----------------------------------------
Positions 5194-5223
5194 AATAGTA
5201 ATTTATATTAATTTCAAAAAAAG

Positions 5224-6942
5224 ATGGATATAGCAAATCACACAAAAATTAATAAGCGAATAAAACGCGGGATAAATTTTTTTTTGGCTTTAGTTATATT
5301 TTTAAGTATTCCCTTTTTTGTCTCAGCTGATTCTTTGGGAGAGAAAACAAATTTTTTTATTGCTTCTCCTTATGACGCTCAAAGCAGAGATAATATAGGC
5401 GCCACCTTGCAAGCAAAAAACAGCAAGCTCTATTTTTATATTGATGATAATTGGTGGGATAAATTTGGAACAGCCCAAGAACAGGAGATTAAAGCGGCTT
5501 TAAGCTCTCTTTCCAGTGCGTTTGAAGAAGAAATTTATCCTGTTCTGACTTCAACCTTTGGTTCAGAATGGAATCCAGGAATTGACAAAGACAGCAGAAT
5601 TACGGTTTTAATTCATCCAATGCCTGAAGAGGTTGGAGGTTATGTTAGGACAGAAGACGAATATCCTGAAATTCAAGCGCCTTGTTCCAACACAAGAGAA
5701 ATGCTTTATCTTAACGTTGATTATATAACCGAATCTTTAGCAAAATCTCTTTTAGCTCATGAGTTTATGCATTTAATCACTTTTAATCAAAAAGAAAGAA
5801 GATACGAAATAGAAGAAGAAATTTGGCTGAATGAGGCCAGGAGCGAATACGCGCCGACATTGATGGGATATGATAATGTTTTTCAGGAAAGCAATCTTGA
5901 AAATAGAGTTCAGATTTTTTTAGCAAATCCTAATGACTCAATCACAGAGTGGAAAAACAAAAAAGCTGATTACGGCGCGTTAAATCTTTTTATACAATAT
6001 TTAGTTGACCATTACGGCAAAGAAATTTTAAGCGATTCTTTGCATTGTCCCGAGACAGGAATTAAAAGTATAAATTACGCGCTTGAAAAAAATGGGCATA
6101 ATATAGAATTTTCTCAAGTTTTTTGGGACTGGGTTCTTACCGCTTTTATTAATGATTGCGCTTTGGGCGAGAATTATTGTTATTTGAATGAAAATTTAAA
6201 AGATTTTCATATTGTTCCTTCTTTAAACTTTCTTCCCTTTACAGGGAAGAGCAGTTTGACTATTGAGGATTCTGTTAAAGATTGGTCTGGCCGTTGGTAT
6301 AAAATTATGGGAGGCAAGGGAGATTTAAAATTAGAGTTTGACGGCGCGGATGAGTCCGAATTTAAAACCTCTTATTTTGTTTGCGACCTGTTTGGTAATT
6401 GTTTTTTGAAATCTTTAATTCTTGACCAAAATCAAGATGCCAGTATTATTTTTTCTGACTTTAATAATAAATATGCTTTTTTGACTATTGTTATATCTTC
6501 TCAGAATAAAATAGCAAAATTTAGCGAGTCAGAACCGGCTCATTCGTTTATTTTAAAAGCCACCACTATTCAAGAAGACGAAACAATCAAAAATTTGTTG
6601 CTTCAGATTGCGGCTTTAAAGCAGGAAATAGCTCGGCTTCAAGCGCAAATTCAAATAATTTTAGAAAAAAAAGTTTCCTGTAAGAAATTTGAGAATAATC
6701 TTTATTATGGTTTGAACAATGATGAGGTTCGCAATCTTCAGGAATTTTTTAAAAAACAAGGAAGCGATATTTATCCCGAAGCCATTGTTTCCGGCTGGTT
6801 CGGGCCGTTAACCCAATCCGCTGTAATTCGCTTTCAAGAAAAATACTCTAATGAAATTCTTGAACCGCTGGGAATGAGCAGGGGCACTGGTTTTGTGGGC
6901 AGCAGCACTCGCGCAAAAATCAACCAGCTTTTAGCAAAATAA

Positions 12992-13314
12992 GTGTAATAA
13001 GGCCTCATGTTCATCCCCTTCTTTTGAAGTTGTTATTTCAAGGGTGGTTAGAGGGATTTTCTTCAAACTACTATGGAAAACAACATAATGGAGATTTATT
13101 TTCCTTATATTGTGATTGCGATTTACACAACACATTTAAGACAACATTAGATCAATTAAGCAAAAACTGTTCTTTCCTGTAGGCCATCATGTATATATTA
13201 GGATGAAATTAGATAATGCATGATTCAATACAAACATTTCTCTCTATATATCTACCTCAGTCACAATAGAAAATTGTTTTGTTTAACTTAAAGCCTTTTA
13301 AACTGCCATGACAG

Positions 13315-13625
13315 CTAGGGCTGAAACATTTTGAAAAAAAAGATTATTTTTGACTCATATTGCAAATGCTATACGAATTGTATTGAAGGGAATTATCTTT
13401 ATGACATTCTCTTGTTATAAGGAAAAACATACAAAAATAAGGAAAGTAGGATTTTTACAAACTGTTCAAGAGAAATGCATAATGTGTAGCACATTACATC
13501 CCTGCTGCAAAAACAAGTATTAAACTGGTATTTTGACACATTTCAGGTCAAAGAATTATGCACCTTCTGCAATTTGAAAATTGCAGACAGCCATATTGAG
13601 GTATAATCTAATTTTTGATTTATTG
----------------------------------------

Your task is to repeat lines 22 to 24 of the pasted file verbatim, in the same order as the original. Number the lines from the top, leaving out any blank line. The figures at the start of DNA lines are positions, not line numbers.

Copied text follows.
6901 AGCAGCACTCGCGCAAAAATCAACCAGCTTTTAGCAAAATAA

Positions 12992-13314
12992 GTGTAATAA